This is something that has become a huge part of Bakersfield's real estate market. Unless you live in a cave you have probably read some statistic somewhere or talked to someone who "knows everything" about foreclosures in Bakersfield. I'd like to clarify a few things and point out a few of the pro's and con's when looking into purchasing a foreclosure. The first and most important thing is to clarify the difference between an actual bank owned (commonly called REO or real estate owned) home and a seller who still owns their home and is trying to sell it for less than what they owe to prevent a foreclosure (commonly called a short sale).

 SHORT SALES- A short sale happens when someone would like to sale their home but they owe more to the bank than what it is worth on the open market and they do not have the money to pay the difference to the bank. Most of the time they can no longer afford their monthly mortgage payment and they need a way out. Most bank's require the seller to already be in default of their monthly payment and to have some sort of hardship that has caused them to no longer be able to afford their home.

 Once these homes enter the market a lot of times they are priced very low to attract buyers as quickly as possible due to the fact that a foreclosure is in the near future. However once an offer is received it still must be approved by the bank no matter what the offer is. Sometimes this approval process can take in excess of several weeks. There is also no guarantee the bank will accept any offer at all short of the full amount owed.

 If you are looking to buy a home and are not in any hurry these can sometimes turn out to be good deals. It is important to ensure that both your REALTOR and the sellers are familiar with short sales and will be able to negotiate with the bank on the buyer and sellers behalf.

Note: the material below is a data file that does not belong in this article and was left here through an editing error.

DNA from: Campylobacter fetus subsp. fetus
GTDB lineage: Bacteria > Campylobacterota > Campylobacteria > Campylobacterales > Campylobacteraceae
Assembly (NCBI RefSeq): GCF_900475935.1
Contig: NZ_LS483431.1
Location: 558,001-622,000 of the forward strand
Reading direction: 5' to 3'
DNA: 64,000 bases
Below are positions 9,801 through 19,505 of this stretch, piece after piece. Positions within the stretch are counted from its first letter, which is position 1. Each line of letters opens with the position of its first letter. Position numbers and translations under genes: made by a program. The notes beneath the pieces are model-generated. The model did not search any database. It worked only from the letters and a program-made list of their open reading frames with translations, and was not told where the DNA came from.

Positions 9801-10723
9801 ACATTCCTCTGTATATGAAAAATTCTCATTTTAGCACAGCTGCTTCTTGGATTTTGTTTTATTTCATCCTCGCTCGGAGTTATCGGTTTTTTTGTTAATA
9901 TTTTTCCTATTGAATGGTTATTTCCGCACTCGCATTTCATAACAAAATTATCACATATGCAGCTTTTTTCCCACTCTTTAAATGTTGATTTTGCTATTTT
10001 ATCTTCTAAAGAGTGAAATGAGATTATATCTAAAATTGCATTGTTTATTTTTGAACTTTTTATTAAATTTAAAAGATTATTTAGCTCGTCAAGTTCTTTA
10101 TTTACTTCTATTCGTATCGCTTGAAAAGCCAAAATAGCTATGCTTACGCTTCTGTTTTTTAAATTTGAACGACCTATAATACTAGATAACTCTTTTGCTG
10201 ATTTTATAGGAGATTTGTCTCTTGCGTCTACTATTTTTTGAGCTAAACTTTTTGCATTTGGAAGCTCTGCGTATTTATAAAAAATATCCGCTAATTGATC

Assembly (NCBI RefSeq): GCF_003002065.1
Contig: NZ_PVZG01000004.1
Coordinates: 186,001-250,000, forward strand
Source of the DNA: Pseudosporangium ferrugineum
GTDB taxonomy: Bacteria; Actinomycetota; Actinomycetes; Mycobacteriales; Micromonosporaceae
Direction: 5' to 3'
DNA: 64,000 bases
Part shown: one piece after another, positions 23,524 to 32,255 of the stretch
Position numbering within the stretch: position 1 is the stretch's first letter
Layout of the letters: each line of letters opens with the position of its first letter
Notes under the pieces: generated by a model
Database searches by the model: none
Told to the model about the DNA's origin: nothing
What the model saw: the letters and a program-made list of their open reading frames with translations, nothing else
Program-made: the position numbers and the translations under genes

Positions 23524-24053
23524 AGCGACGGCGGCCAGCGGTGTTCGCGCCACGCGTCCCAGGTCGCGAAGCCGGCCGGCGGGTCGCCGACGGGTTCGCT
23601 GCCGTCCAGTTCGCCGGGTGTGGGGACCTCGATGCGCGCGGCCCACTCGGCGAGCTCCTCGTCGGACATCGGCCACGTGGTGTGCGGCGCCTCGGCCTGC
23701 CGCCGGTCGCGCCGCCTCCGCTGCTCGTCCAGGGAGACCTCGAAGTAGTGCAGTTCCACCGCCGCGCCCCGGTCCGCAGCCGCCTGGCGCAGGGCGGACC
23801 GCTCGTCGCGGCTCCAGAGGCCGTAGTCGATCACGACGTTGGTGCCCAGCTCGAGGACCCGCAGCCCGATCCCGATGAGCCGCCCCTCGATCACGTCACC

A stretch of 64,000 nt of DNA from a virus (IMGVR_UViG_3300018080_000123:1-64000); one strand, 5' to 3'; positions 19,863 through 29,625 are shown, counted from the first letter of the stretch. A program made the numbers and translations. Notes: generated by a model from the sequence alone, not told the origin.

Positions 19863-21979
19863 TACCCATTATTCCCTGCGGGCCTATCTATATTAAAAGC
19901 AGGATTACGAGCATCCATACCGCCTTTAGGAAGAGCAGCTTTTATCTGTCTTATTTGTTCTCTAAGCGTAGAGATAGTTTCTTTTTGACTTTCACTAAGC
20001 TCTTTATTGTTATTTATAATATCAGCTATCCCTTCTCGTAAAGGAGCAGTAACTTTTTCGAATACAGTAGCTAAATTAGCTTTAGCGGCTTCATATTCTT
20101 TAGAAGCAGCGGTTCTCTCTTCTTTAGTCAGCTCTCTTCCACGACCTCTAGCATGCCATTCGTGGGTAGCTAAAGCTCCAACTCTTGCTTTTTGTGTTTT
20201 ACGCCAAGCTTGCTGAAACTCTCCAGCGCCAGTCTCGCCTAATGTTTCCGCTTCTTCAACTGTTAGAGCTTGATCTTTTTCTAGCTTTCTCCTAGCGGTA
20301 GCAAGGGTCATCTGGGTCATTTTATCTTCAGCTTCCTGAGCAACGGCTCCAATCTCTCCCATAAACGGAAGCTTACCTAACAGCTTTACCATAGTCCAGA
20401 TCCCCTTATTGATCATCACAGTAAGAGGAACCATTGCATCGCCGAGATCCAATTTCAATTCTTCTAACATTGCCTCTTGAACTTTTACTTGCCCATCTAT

REO (Bank Owned)- These are the actual true foreclosures. They are homes that the bank has foreclosed on and now owns. Once the bank owns the property they may try to sell it at auction and if it does not sell it comes on the market through the banks REALTOR. What makes these such a great deal is that the bank cannot and will not continue to own the property. They MUST sell! They will set their price based off of several REALTORS recommendations and continue to lower the price until it sells.

 A few things to consider with these properties are that most of the time the bank is selling them "as is" and do not want to make any repairs on top of what they have done to get the home ready to be on the market. This can mean that you will need to be prepared to get a home inspection and make any repairs that need to be done yourself after escrow closes. Most foreclosures need a little TLC if for no other reason than they have been vacant for a while.

 The bank is also going to want a 30 day escrow and is going to be very strict on time-frames and earnest money deposits. Your REALTOR and lender must be very diligent to ensure you meet all of the time-frames during escrow to ensure you don't lose your deposit. The bank will also often have a penalty of $100 or more a day for every day late the escrow closing is even if it is something out of your control, ie... your loan program changed, the appraiser took too long to get the appraisal to the lender, etc....

 Both of these examples can be a chance to get a nice home and one that is sometimes well under market value. It is important though that you understand the difference and what kind of home you are attempting to purchase before you put an offer together. There are many parts to both of these that are not explained here. My goal was to give a brief explanation of these two very different types of transactions. If you would like to discuss foreclosures in more detail, please do not hesitate to contact us and we can provide you with more in depth information based upon your particular needs.

 Have a great day and come back soon!

Jared